This week in Congress: Compromises on NAFTA proposed

| Wednesday, November 14, 2001

As work begins between the U.S. House of Representatives and the U.S. Senate on a final transportation spending bill, the deadlock on the Mexican truck issue ensues despite compromise offers from both sides.

When the Senate and the House left town for an August recess, three different positions had been staked out on the issue. First the House passed a one year ban on the Federal Motor Carrier Safety Administration (FMCSA) from registering Mexican trucks to operate in the United States. Then the Senate passed a comprehensive list of preconditions that Mexican Motor Carriers and the FMCSA must meet before the border opens. Both bills drew the strong opposition of Senators Phil Gramm (R-TX), John McCain (R-AZ), and Kit Bond (R-MO) and a veto threat from the Bush Administration.

Border security have become a topic of heightened interest since Sept. 11, but this has not deterred the Bush administration. Despite the call by many for increased border enforcement, the White House has indicated that these concerns have not deterred it from pursuing a swift opening of the border.

Now Sen. Patty Murray (D-WA) and Senator Richard Shelby (R-AL) have proposed a compromise to address the Bush administration's specific objections. The original Murray-Shelby amendment required Mexican carriers to purchase insurance from American companies, required every border crossing to have fixed scales and weigh-in-motion technology, and required Mexican trucks to undergo inspection each time it crossed the border into the United States. In the new Murray-Shelby compromise, Mexican carriers would be required to purchase insurance from a U.S. licensed insurance company; Mexican trucks would only have to be inspected every 90 days; and while all border crossings are required to have scales to enforce weight restrictions, only the 10 busiest border crossings would be required to have weigh-in-motion scales.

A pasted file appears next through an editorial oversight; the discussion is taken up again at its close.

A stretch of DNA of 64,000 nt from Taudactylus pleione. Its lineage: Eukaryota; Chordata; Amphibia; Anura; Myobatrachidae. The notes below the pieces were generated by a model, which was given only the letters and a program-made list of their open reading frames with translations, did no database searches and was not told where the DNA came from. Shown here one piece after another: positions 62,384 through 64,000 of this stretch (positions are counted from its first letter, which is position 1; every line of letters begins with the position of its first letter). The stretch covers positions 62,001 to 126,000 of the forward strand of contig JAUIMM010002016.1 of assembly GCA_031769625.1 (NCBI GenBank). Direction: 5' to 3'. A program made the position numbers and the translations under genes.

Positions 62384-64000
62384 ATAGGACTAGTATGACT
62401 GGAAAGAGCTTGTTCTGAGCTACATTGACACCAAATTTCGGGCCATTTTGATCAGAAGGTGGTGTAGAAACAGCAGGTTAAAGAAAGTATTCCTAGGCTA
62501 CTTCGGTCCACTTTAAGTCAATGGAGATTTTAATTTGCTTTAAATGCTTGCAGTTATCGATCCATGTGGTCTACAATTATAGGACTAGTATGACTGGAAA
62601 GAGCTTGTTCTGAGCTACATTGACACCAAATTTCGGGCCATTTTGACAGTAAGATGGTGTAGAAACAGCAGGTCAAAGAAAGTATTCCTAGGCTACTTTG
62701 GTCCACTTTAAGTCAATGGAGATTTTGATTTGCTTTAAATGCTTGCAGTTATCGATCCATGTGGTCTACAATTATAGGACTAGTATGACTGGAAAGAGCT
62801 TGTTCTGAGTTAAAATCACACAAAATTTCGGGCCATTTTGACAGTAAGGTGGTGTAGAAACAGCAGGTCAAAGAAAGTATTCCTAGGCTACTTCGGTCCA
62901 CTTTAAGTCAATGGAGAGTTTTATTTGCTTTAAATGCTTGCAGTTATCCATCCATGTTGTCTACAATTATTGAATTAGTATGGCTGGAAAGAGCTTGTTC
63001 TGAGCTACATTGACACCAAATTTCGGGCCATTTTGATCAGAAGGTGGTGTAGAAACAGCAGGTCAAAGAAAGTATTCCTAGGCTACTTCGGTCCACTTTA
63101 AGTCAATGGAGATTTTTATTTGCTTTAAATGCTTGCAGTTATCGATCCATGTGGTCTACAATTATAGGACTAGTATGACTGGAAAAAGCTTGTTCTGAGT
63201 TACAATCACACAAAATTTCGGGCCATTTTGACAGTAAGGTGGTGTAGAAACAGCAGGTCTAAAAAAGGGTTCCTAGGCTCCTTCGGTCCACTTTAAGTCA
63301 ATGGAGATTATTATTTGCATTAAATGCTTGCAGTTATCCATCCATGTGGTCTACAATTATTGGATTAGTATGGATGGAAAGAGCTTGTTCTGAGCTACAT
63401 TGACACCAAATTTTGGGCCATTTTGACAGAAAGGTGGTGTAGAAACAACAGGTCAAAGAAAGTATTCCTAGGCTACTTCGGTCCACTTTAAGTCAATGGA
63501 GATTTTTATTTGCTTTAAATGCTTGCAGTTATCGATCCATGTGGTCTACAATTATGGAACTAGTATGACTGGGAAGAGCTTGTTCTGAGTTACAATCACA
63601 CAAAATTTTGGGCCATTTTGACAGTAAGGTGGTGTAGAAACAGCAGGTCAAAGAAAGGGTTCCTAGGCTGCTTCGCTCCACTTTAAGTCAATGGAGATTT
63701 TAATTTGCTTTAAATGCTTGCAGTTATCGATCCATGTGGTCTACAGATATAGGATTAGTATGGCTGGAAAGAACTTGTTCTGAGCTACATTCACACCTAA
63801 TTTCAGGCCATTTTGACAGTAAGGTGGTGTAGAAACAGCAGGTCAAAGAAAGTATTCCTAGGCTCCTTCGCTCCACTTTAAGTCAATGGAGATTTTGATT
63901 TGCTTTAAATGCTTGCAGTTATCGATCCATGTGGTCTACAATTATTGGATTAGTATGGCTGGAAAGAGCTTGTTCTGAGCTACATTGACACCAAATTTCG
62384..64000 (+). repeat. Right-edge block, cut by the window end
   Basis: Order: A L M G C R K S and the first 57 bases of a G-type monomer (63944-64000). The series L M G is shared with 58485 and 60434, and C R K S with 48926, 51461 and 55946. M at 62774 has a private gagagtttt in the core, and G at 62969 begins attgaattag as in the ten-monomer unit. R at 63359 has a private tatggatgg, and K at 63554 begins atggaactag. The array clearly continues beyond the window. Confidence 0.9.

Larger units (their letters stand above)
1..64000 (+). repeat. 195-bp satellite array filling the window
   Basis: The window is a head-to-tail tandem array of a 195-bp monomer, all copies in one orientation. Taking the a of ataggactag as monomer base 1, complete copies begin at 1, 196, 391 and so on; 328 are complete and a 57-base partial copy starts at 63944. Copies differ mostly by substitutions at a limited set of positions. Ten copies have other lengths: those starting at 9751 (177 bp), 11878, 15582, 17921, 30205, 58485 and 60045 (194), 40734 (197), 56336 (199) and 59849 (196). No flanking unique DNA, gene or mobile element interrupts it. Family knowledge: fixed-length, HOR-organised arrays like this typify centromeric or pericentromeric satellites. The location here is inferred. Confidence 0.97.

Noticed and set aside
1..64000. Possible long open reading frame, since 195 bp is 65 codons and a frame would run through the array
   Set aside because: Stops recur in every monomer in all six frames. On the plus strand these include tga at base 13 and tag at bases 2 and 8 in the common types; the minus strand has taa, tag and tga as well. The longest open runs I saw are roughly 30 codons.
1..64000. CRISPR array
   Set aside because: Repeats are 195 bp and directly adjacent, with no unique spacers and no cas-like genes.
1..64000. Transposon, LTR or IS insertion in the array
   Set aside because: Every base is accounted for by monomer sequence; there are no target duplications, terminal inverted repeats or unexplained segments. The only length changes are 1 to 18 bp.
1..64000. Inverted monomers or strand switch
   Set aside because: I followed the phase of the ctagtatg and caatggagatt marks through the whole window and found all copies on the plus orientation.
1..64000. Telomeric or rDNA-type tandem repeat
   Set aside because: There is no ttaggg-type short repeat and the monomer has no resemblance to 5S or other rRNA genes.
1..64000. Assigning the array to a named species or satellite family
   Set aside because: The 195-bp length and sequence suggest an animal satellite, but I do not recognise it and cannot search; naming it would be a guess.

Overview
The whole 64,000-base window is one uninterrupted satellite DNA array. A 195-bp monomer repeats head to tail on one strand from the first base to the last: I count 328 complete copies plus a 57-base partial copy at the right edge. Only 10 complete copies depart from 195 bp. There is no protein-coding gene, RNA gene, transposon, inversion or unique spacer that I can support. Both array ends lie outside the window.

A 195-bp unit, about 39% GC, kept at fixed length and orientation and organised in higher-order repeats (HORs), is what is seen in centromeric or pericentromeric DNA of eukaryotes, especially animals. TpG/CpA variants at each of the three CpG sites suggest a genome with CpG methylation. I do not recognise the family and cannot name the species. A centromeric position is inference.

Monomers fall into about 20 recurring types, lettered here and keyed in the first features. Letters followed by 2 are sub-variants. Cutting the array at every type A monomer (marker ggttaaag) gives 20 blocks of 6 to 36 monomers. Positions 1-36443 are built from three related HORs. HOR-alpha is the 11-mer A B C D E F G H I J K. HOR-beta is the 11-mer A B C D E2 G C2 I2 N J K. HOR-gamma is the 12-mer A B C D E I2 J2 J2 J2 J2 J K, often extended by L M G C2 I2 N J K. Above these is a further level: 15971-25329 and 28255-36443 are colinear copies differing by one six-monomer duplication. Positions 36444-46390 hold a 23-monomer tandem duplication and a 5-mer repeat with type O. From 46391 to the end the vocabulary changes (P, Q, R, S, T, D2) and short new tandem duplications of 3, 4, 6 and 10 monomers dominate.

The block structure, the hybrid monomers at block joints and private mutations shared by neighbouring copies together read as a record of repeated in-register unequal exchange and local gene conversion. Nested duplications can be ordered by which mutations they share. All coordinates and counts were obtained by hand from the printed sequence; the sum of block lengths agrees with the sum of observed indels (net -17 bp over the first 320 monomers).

The Murray-Shelby compromise continues to include a comprehensive list of preconditions to the border opening, including the mandatory on-site inspection of Mexican carriers, the computer validation of each Mexican driver's license by federal and state inspectors, and the requirement that Mexican trucks only make border crossings where a certified motor carrier safety inspector is on duty.

The House and Senate appropriators may meet as early as today (Nov. 14), but it is unclear how long their meetings may take or in what form a compromise on Mexican trucks may take.

These meetings must also resolve differences in spending priorities on various Department of Transportation programs.
--Paul Cullen Jr.

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